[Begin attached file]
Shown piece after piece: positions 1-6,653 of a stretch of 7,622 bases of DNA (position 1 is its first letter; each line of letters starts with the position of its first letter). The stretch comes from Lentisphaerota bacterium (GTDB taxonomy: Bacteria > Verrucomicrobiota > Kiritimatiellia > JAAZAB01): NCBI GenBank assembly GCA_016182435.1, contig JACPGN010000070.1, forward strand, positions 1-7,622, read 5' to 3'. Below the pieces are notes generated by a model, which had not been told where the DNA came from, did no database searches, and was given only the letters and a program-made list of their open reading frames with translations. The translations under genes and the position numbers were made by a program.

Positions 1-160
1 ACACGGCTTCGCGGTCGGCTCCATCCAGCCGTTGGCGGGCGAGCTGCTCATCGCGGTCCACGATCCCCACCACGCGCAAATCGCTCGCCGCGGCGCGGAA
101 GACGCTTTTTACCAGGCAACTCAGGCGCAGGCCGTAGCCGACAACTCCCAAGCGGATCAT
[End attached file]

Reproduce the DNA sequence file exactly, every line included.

Shown piece after piece: positions 1-6,653 of a stretch of 7,622 bases of DNA (position 1 is its first letter; each line of letters starts with the position of its first letter). The stretch comes from Lentisphaerota bacterium (GTDB taxonomy: Bacteria > Verrucomicrobiota > Kiritimatiellia > JAAZAB01): NCBI GenBank assembly GCA_016182435.1, contig JACPGN010000070.1, forward strand, positions 1-7,622, read 5' to 3'. Below the pieces are notes generated by a model, which had not been told where the DNA came from, did no database searches, and was given only the letters and a program-made list of their open reading frames with translations. The translations under genes and the position numbers were made by a program.

Positions 1-160
1 ACACGGCTTCGCGGTCGGCTCCATCCAGCCGTTGGCGGGCGAGCTGCTCATCGCGGTCCACGATCCCCACCACGCGCAAATCGCTCGCCGCGGCGCGGAA
101 GACGCTTTTTACCAGGCAACTCAGGCGCAGGCCGTAGCCGACAACTCCCAAGCGGATCAT